Buying a vine


Vines can be purchase either ‘bare root’ or ‘potted’.

Bare root vines

Bare root vines are lifted from the ground and substantially all the soil is removed from the roots. The advantage of this method is that it is comparatively easy to send vines through the post and is the cheapest method to ship vines, especially in large numbers. The disadvantage is that this can only be done when the vines are dormant - usually from early November until growth resumes in late April or early May. Both of these dates are very dependent on the weather as warm autumns delay the on onset of dormancy, frost discourages lifting and planting and a warm or cold spring can accelerate or delay bud burst.

Each year very many thousands of vines are shipped in this way in Europe, including the UK.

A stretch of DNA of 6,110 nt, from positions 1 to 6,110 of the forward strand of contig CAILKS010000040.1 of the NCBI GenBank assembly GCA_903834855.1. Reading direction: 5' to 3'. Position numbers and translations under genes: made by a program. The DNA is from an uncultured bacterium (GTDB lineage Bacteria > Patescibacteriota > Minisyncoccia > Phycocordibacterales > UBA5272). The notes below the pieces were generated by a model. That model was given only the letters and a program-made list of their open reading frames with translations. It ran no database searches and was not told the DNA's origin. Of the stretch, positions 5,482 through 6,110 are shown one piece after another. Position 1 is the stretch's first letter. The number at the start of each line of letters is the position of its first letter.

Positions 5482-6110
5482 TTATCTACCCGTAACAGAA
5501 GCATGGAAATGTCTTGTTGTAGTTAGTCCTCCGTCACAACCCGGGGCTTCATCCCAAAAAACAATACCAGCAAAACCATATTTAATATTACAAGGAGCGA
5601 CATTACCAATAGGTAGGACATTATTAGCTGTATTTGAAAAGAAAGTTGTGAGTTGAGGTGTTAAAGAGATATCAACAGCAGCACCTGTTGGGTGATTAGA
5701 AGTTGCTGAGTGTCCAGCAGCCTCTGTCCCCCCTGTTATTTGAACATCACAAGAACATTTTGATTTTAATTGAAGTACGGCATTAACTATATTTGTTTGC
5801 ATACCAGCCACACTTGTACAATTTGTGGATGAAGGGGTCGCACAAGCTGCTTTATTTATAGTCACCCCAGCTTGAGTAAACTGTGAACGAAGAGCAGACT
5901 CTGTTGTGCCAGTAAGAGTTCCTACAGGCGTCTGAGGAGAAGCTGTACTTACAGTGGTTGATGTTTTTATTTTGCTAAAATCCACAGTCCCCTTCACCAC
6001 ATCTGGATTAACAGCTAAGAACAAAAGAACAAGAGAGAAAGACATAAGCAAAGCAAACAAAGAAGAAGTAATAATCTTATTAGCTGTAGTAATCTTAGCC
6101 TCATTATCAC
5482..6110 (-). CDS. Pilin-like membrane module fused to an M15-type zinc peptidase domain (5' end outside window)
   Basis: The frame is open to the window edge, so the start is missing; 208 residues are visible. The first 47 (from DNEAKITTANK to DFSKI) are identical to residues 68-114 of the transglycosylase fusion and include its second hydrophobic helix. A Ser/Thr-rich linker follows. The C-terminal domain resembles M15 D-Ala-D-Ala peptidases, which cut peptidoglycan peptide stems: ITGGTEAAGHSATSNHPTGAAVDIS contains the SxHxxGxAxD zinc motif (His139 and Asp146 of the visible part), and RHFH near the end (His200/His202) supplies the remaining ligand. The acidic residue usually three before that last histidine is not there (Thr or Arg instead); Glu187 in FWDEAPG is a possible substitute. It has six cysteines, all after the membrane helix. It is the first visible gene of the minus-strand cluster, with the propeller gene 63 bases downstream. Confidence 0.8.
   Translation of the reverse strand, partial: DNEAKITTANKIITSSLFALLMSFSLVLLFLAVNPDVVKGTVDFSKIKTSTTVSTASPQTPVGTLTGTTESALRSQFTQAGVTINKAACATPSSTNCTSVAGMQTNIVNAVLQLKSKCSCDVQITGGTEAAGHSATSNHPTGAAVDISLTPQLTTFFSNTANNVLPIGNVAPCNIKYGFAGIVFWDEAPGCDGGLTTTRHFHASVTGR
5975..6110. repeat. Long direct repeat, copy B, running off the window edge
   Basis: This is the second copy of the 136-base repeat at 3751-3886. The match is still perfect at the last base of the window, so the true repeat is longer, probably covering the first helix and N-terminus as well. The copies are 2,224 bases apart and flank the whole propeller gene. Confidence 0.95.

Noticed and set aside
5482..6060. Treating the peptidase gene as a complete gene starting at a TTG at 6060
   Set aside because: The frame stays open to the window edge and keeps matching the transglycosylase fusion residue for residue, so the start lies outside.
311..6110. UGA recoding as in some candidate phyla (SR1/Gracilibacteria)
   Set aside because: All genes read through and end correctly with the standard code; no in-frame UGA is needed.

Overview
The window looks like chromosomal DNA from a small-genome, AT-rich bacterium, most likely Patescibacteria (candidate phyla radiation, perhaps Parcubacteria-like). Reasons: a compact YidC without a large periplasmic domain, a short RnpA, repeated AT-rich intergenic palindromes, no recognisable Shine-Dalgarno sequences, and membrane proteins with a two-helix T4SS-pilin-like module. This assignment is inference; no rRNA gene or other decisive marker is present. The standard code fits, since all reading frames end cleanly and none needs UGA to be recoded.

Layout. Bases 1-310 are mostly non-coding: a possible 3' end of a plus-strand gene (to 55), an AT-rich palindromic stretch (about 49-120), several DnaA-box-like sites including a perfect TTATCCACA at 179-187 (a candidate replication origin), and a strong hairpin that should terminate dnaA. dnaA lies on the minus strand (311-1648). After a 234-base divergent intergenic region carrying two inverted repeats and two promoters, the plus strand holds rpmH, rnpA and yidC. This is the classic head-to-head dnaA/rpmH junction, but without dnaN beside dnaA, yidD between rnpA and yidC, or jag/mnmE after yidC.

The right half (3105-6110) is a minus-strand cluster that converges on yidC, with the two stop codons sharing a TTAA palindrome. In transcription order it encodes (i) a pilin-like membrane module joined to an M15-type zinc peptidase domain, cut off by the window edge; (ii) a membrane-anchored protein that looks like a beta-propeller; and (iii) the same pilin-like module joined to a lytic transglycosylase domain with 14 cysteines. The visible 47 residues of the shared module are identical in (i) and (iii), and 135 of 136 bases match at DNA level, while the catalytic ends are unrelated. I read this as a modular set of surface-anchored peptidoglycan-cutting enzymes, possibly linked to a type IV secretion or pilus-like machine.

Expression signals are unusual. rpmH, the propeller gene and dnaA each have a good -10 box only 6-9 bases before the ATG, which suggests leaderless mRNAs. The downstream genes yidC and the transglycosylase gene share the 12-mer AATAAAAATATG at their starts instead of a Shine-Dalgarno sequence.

Potted Vines.

This is how you normally see vines in garden centres. The advantage of potted vines is that they can be purchased and planted at any time. One disadvantage is that they are difficult to send through the post.

However, in my experience of looking at vines in garden centres over a number of years, the growth is always rather puny and they not infrequently have even more puny bunches on them. Cropping vines this early is not recommended as the main aim in the early years is to get the roots and framework established.

The probable reason for these puny specimens is that the root growth is severely restricted in the pots. Vine that are not planted in fairly large pots do not seem to do well and when I have tried it I have always been disappointed with the results; when these vines have been moved to the ground they take several seasons (and a good deal of pruning) to resume anything like normal growth.

It is not surprising that the vast majority of vines are supplied bare root and that is how they are sold in the shop.

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